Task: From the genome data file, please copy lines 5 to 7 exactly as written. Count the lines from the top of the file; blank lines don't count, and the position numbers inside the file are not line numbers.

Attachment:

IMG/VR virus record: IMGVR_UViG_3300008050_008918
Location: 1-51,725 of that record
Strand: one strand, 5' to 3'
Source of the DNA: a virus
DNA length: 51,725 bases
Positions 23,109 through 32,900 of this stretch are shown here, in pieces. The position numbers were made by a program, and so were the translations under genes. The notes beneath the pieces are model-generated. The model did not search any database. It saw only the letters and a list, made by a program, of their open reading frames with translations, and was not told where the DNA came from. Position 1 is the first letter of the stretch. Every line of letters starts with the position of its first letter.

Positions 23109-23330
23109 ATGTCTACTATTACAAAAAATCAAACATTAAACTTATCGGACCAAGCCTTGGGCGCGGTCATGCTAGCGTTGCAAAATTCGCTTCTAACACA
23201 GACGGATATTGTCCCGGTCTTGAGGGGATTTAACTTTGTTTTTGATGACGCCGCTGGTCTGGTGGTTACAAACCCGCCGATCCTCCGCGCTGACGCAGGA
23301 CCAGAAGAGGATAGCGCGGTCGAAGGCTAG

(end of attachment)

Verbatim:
DNA length: 51,725 bases
Positions 23,109 through 32,900 of this stretch are shown here, in pieces. The position numbers were made by a program, and so were the translations under genes. The notes beneath the pieces are model-generated. The model did not search any database. It saw only the letters and a list, made by a program, of their open reading frames with translations, and was not told where the DNA came from. Position 1 is the first letter of the stretch. Every line of letters starts with the position of its first letter.

Positions 23109-23330